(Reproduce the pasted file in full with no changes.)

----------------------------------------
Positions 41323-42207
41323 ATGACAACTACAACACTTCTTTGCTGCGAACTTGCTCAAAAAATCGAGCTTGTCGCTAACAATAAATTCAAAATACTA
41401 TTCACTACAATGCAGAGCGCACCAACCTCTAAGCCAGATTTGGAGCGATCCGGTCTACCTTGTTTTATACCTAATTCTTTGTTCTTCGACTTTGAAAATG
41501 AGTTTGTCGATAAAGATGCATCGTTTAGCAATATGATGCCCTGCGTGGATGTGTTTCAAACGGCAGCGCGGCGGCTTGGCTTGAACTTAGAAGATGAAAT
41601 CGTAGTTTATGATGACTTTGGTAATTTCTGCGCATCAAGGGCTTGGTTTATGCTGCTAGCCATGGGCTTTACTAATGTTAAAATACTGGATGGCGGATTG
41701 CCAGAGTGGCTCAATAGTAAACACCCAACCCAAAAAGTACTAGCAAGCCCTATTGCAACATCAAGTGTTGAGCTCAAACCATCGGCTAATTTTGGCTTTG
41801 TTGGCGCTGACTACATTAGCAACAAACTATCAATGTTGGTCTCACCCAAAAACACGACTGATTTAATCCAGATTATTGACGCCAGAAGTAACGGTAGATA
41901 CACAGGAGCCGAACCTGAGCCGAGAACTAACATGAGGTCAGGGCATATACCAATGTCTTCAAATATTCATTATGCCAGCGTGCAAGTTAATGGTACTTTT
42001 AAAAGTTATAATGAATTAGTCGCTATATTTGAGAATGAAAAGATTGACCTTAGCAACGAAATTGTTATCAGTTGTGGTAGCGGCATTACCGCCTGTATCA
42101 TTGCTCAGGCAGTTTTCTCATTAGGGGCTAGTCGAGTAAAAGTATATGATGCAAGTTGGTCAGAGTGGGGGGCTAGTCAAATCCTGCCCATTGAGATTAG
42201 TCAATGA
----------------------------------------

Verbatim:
Positions 41323-42207
41323 ATGACAACTACAACACTTCTTTGCTGCGAACTTGCTCAAAAAATCGAGCTTGTCGCTAACAATAAATTCAAAATACTA
41401 TTCACTACAATGCAGAGCGCACCAACCTCTAAGCCAGATTTGGAGCGATCCGGTCTACCTTGTTTTATACCTAATTCTTTGTTCTTCGACTTTGAAAATG
41501 AGTTTGTCGATAAAGATGCATCGTTTAGCAATATGATGCCCTGCGTGGATGTGTTTCAAACGGCAGCGCGGCGGCTTGGCTTGAACTTAGAAGATGAAAT
41601 CGTAGTTTATGATGACTTTGGTAATTTCTGCGCATCAAGGGCTTGGTTTATGCTGCTAGCCATGGGCTTTACTAATGTTAAAATACTGGATGGCGGATTG
41701 CCAGAGTGGCTCAATAGTAAACACCCAACCCAAAAAGTACTAGCAAGCCCTATTGCAACATCAAGTGTTGAGCTCAAACCATCGGCTAATTTTGGCTTTG
41801 TTGGCGCTGACTACATTAGCAACAAACTATCAATGTTGGTCTCACCCAAAAACACGACTGATTTAATCCAGATTATTGACGCCAGAAGTAACGGTAGATA
41901 CACAGGAGCCGAACCTGAGCCGAGAACTAACATGAGGTCAGGGCATATACCAATGTCTTCAAATATTCATTATGCCAGCGTGCAAGTTAATGGTACTTTT
42001 AAAAGTTATAATGAATTAGTCGCTATATTTGAGAATGAAAAGATTGACCTTAGCAACGAAATTGTTATCAGTTGTGGTAGCGGCATTACCGCCTGTATCA
42101 TTGCTCAGGCAGTTTTCTCATTAGGGGCTAGTCGAGTAAAAGTATATGATGCAAGTTGGTCAGAGTGGGGGGCTAGTCAAATCCTGCCCATTGAGATTAG
42201 TCAATGA